Some of the most destructive campaign mistakes I’ve seen originate with a candidate who neglects to follow this tip.
You’re in the middle of a campaign. You’re juggling family and job and volunteers and donors and somewhere in the middle, your ears start shutting down. It can seem like they’re acting of their own accord.
It’s easy to understand how that happens right? It’s simply human.
The best way to keep from falling prey to this mid-campaign deafness is to prepare for the threat early in the campaign planning process.
This one seems so simple that some of you are probably saying, “How stupid do you think we are, Raz?!”
The simple fact is that far too often, fitness for the actual job of being an elected official is near the bottom of the list of reasons that motivate a candidate to run.
Everything from simply thinking that it’s an easy race to win, or that it’d have really cool job perks to general love of service are all reasons I’ve seen motivate a candidate to run much more powerfully than that they truly believe they’d be the best person to execute the job they seek.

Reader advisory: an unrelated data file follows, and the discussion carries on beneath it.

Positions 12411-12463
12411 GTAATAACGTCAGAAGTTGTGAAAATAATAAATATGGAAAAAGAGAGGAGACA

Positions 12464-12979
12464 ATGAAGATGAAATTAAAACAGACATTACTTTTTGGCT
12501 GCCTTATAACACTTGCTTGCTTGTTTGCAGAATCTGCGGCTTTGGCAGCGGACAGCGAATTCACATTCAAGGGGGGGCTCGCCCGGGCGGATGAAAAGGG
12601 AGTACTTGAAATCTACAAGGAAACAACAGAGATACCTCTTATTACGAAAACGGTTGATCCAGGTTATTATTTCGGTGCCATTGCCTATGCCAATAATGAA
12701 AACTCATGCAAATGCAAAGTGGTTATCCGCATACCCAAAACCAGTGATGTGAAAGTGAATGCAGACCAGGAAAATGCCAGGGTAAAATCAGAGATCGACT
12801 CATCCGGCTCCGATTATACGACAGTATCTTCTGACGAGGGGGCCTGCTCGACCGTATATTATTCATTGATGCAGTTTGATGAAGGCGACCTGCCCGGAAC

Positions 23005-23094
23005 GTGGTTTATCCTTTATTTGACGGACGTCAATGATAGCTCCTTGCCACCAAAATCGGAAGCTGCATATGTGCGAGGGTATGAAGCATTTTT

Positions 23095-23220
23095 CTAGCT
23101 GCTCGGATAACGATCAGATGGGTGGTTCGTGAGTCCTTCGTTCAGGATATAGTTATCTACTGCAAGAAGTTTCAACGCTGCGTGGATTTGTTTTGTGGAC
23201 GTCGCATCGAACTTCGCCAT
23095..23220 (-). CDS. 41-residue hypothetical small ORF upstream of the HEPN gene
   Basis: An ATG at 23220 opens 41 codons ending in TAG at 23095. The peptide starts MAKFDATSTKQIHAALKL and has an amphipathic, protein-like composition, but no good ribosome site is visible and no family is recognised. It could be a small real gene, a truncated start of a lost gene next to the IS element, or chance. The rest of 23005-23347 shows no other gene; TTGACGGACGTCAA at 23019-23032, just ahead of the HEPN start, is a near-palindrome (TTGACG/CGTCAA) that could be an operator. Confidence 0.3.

Endorsements are awesome and as a candidate, you’ll want to accrue as many good ones as you can! But always get them in writing.
First of all, getting an endorsement in writing means that you have total proof of what the endorser wanted to say and there is zero ambiguity relating to their intention.
A candidate I was working against a few years back published several endorsements from elected officials who hadn’t actually endorsed her candidacy. All of the comments she published were made before her candidacy was known, even to them. They were saying nice things about her at political fundraisers, saying things only intended for the ears of the attendees, not a public endorsement of her election.
If you want the perfect visual example of why hats aren’t a good idea for candidates, just google Dukakis in the Tank. I’ve also linked to an article about the seminal event on our blog.
As you read about issues with candidates and hats, whether Calvin Coolidge in an Indian headdress, Mike Dukakis and his tank helmet or John Kerry in his bunny suit, there are two main lessons to take away.